The landing for the Red Lion is not the nice wide steps (which are private) but the garden beyond on the right with a steepish bank to negotiate.

Castle Eaton Bridge

1888: from " The Thames: Oxford to its Source" by Paul Blake -

“I suppose it’s the same sort of thing all the way up now”, remarked Martin, as they left Kempsford behind them. “Yes, the varnish will have all departed from the poor old Swan by the time we reach Cricklade”, said Figgis ruefully; “this smashing through rush beds and dragging through shallows doesn’'t improve a boat much.” “Never mind, captain, only six miles more”, said Budd, “on you go.”
They went on, the river becoming narrower and shallower as they progressed. Even below Kempsford it can be crossed at low water on the stepping-stones laid on the sill of the old weir; so it is plain that the end of the journey must be near.
Castle Eaton Bridge was next passed after a long struggle with some cantankerous rush-beds with weeds intermingled. The village contains some curious antiquarian remains, but the crew were too anxious to end their day’s work to stop to examine them.

If you can pass this bridge you can probably get to Cricklade.

1692: Baskervile -

Built wt timber stone peers and planks & railes tis about 73 yards over 34 arches for water to pass & at ye end of a long stone Casway a bridge of 2 arches.  Postes between them make 8 Arches.

1870: Castle Eaton Bridge, Henry Taunt -

Castle Eaton Bridge, Henry Taunt, 1870
Castle Eaton Bridge, Henry Taunt, 1870
© Oxfordshire County Council Photographic Archive; HT4256

1889: A S Krausse, A Pictorial History of the Thames -

A very quaint bridge with triangular corrugate piers.

Castle Eaton Bridge 1889
Castle Eaton Bridge, 1889

[ The 1889 bridge does not appear to me to be the bridge which Taunt photographed in 1870. The 1870 bridge is almost flat, whereas in 1889 there is a distinct crown. And in 1889, as Krausse says, "triangular corrugate piers". ]

1893: A New bridge.
1896: 'A Tale of the Thames' by Joseph Ashby-Sterry - [coming downstream by canoe from Cricklade to Lechlade]

A little more than a mile and a half further will bring us to Kempsford, where we can have luncheon and get thoroughly dry. ...
they emerged from the shelter of the bridge, and though there is no vestige remaining of Lord Zouche's Eiton Castelle, whence the place takes its name, the caught a glimpse of the Rectory gardens, the quaint village, St Mary's Church with its picturesque bell-tower and its graveyard almost reaching to the water.
This, by the way, is the first church absolutely on the river bank, an example which is pretty extensively followed on the Thames from this point to Westminster Abbey.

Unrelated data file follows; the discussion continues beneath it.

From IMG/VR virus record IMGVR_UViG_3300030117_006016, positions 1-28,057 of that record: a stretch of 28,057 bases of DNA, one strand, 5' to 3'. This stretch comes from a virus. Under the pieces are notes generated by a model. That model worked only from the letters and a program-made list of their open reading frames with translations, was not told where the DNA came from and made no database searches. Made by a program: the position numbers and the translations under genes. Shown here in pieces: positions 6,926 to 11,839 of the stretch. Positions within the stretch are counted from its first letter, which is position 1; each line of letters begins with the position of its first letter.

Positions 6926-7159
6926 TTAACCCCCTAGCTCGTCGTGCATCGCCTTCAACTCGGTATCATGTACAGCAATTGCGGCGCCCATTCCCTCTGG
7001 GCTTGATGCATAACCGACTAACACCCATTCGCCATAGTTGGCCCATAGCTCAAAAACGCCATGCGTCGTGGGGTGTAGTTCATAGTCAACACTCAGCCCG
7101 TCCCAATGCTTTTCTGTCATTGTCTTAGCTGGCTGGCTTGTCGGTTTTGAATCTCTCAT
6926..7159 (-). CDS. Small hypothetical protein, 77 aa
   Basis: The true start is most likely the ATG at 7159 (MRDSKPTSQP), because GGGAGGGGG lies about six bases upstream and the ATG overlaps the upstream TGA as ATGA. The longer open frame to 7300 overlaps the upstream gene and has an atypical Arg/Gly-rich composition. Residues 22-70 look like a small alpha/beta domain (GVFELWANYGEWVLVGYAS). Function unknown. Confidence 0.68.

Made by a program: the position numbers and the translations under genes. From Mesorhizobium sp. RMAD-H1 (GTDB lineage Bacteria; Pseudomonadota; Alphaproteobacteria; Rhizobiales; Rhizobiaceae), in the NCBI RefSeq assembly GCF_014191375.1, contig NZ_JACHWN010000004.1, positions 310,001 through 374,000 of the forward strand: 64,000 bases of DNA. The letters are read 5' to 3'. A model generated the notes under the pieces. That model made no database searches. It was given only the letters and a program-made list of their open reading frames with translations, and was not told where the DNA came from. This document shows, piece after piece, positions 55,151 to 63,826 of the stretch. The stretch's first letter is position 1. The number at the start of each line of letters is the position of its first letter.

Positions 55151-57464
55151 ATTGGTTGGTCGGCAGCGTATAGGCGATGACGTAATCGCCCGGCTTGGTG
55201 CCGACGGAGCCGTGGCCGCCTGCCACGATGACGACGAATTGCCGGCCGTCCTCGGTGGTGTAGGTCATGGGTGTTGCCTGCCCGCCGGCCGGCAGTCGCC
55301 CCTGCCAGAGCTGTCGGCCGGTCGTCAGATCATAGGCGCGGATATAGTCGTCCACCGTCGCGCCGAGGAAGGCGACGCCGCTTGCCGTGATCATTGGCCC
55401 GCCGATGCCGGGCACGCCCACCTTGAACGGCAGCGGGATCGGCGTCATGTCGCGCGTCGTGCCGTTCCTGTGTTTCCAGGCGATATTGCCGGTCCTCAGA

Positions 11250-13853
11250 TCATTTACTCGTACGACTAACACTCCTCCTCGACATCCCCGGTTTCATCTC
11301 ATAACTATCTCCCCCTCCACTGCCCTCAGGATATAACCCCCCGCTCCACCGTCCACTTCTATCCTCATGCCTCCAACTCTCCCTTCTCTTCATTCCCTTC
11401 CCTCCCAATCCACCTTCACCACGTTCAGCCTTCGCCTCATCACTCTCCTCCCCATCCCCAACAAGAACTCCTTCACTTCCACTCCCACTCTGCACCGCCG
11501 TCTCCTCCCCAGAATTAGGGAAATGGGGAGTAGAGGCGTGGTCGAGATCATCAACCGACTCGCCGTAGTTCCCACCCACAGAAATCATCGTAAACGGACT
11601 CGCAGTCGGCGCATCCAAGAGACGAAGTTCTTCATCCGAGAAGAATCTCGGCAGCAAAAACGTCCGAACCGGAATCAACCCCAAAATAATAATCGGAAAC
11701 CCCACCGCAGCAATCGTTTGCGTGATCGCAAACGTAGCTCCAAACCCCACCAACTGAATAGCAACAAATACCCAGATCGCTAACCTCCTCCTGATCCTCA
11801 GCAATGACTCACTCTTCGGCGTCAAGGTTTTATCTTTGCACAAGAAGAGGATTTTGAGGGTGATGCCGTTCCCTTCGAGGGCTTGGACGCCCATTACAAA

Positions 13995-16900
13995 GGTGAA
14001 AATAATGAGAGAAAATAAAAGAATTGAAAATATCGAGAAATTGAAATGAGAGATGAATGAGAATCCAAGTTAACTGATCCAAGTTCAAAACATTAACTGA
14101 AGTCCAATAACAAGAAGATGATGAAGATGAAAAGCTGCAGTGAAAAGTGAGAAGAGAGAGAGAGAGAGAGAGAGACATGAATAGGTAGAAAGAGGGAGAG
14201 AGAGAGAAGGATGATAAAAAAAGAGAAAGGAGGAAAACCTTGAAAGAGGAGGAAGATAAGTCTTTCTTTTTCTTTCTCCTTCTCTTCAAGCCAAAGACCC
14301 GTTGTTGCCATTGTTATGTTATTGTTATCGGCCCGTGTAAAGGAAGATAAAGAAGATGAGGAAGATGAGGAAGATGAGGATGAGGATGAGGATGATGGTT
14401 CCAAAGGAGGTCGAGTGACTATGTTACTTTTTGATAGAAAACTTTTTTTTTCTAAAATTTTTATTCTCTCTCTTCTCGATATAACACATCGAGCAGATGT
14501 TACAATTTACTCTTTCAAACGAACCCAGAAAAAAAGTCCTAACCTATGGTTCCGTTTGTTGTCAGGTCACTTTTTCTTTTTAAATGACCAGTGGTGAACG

They observe, too, that the river has here increased considerably in breadth, and in a little distance below the church at Washpool, it turns abruptly to the left at almost a right angle and then runs nearly parallel with the Thames and Severn Canal, approaching it more closely as it gets nearer to Kempsford,

1897: Third Castle Eaton Bridge, James Dredge -

Castle Eaton Bridge, James Dredge, 1897
Castle Eaton Bridge, James Dredge, 1897
© Oxfordshire County Council Photographic Archive; D230431a

1910: Thames Valley Villages by Charles George Harper

Here the Thames was until quite recent years crossed by a most delightful old bridge, that looked like the ruins of some very ancient structure whose arches had been broken down and the remaining piers crossed by a makeshift affair of white-painted timber.
"Makeshift" is perhaps hardly the word to be properly used here, for it seems to indicate a temporary contrivance; and this bridge, if not designed in keeping with the huge, sturdy, shapeless stone and rubble piers, was at any rate sufficiently substantial to have existed for many generations, and to have lasted for many yet to come.
Alas that we should have to write of all this in the past tense! But it is so. Twenty years ago [1890], when the present writer paid his first visit to Castle Eaton, the old bridge was all that has just been described and more ; for no pen may write, nor tongue tell, of the beauty of that old, time-worn yet not decrepit, bridge, that carried across the Thames a road of no great traffic, and would have continued still safely to carry it for an indefinite period.
It was one of the expected delights of re-visiting the Upper Thames, to renew acquaintance with this bridge, sketched years before ; and it was with a bitter but unavailing regret and a futile anger that, coming to the well-remembered spot, it was seen to have been wantonly demolished, and its place taken by a hideous, low-pitched iron girder bridge, worthy only of a railway company; and so little likely to be permanent that it is observed to be already breaking into rusty scales and scabs beneath its hideous red paint.